- Job title: Healthcare Science (Cardiac Physiology) BSc - Work Based Assessor
Olly Schriver is a Clinical Physiologist at York Hospital. Find out more about the practical element of our course and how it is essential to your career and in securing your first graduate job.
Tell us about your role as a Work Based Assessor for the University of Leeds. What do you do?
As a WBA, I support students in their studies. The majority of this is on the job training and teaching. I also sign off student’s work logs and complete assessments with students. I review the storyboards that are also part of the record of clinical placement. As a WBA I am someone my students can approach for support and guidance whether this is specifically clinical or for general workplace issues.
What can students expect to learn when on placement with you?
Students can expect to learn a range of diagnostic tests that we perform in Cardiac Physiology. Students will also learn how the hospital multidisciplinary team works from referral to treatment and the various pathways a patient will follow. The student will learn a range of other interpersonal skills that are vital to working in the NHS, whether interacting with patients or other healthcare professionals. Values of evidence-based practice will be followed and through academic work at university and by becoming familiar with the hospital’s standard operating procedures (SOP’s) and how evidence-based practice guides patient treatment.
What do you expect from our students when they are on placement at your cardiac physiology department?
Good time keeping and an enthusiasm to learn. A willingness to engage with patients and other healthcare professionals. A drive towards self-directed learning with the ability to identify learning needs and take some initiative to read around subject areas of interest.
How will our students benefit, when back in the classroom from a placement at York Teaching Hospitals NHS Foundation Trust?
The department at York has the benefit of many staff members who hold higher academic qualifications as well as professional body accreditation in their areas of specialism. As such, the student will benefit from working with people who are experienced both clinically, and in the academic process in which they will be working. The student will integrate with a well-established team of people who are passionate about their profession and will become involved in all aspects of department life, from assisting in clinics to inpatient work and attending multi-disciplinary team meetings.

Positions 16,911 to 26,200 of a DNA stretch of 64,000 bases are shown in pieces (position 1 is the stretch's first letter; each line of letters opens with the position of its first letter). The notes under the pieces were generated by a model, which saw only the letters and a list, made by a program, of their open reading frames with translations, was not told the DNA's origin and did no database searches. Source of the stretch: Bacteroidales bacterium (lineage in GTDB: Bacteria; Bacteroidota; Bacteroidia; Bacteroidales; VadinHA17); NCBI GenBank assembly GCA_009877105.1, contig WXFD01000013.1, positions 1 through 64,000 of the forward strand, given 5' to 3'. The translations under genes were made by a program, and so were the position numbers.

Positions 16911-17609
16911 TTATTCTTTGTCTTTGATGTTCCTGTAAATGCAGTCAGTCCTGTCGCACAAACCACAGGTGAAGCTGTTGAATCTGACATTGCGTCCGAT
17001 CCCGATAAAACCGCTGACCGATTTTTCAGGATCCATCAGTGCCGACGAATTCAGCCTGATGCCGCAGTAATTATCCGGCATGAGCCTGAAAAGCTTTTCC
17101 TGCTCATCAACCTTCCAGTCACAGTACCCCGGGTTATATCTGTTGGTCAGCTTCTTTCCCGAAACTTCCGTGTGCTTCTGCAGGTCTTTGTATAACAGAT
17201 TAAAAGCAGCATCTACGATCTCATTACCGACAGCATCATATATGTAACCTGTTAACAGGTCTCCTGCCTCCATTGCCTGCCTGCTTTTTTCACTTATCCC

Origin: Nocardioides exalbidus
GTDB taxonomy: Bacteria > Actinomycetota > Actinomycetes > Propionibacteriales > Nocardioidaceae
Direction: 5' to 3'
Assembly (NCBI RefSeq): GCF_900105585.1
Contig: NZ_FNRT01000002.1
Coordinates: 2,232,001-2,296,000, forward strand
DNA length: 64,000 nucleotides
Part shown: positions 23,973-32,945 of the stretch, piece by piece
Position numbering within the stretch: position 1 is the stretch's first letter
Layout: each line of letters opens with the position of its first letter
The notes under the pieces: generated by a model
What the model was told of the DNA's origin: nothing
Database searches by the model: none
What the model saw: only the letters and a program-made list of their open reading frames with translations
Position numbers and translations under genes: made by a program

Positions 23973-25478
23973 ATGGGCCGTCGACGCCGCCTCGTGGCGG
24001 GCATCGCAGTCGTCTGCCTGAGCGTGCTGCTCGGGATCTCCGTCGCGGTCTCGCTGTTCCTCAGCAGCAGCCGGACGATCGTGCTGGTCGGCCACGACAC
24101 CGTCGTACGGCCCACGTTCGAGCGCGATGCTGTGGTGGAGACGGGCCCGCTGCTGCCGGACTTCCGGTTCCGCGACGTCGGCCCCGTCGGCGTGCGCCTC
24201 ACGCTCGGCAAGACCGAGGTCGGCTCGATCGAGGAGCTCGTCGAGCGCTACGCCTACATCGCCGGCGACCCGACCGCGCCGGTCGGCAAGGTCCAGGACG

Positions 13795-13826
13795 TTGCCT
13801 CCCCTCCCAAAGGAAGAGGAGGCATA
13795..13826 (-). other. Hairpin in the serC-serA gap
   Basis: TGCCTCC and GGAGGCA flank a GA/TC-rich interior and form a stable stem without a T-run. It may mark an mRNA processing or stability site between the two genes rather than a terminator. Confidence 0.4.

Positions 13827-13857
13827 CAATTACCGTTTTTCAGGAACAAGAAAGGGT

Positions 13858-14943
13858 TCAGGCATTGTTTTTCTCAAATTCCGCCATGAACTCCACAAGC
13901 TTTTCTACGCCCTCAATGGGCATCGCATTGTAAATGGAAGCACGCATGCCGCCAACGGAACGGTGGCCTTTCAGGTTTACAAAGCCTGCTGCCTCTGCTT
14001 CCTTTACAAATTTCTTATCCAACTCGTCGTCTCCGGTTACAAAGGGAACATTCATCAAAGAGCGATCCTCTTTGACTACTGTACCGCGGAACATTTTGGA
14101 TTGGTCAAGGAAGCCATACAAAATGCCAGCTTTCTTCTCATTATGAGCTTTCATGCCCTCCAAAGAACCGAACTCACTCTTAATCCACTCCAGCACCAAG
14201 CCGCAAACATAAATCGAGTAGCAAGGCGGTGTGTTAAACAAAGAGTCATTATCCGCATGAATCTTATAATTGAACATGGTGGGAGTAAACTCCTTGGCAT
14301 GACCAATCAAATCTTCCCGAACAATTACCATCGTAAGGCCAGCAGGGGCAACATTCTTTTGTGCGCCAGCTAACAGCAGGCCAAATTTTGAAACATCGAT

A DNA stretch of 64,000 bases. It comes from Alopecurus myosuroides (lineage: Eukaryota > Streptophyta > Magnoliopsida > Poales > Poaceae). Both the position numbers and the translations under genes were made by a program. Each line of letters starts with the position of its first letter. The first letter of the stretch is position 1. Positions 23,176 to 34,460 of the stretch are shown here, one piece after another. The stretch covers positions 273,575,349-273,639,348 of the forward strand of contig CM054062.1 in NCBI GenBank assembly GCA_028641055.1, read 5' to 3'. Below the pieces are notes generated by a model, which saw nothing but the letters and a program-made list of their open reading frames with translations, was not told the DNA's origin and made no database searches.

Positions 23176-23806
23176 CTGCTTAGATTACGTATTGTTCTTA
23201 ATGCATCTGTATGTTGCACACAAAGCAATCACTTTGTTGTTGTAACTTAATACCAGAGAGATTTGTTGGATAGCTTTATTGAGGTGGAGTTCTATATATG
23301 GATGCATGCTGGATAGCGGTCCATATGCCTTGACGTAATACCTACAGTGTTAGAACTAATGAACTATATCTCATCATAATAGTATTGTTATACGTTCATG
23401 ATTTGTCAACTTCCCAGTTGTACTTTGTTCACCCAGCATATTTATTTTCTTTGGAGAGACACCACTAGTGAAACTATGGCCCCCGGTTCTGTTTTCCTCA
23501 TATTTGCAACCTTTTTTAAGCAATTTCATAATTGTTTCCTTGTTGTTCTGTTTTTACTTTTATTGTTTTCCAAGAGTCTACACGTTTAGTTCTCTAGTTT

What benefit will time spent with you have to our students' future careers?
Historically students who have attended York Hospital for work placement while at Leeds University have gone on to be successful in gaining employment and progressing in their careers once they have completed their studies. Many have chosen to stay on at York Hospital in a qualified role, myself included! (I finished my undergraduate degree at Leeds in 2008).
What is your favourite part of being one of our Work Based Assessors?
My favourite part of being a WBA is seeing the excitement in a student when they grasp a new concept. Not just regurgitating something from academic text with the belief that it is true, but being able to link academia with clinical practice and one’s own experiences. The deep and comprehensive understanding of “why” something is what it is generates a Eureka moment, the excitement of which is quite unlike anything else in the academic process and as a WBA, is most satisfying to witness.
What does a Cardiac Physiologist do?
The Cardiac Physiologist facilitates the diagnosis, quantification and qualification of suspected cardiac disease. The role is expanding with cardiac physiologists taking on more responsibilities than they previously had. There are links to advanced practice roles whereby the physiologist role expands from simply performing a diagnostic evaluation to influencing and delivering treatment.
How easy is the commute to York?
York is not the easiest City to commute around by car in rush hour. Parking at the hospital is almost non-existent and students would most likely have to make their own arrangements for off-site parking as do the majority of the departmental staff who commute by car. Many staff that live locally commute by cycling to work (personally my commute is around 2 miles which is either a 10-15 minute cycle or a 20-30 minute drive depending on rush hour traffic). The city has good rail links and the hospital is no more than 15 minutes’ walk from the train station.
What is it like working at York Teaching Hospitals NHS Foundation Trust?
We have a good team, from the cardiac physiologists to the nursing staff to the radiographers. The hospital is not the newest building but has good facilities including staff subsidised canteen, staff shop, Costa Coffee and staff benefits programme.
What is the town/city of York like?
York is a lovely place to live and one of the main reasons why I stayed on at York Hospital after qualifying. Surrounded by the city walls and steeped in history, the City benefits from all the shopping, bars, restaurants and other amenities you could wish for without the huge housing estates of some of the country’s bigger cities. York is a very desirable place to live in while the people maintain the friendliness and charm of Yorkshire folk.
Also, you can get to London Kings Cross by train in 1 hour 50 minutes from York!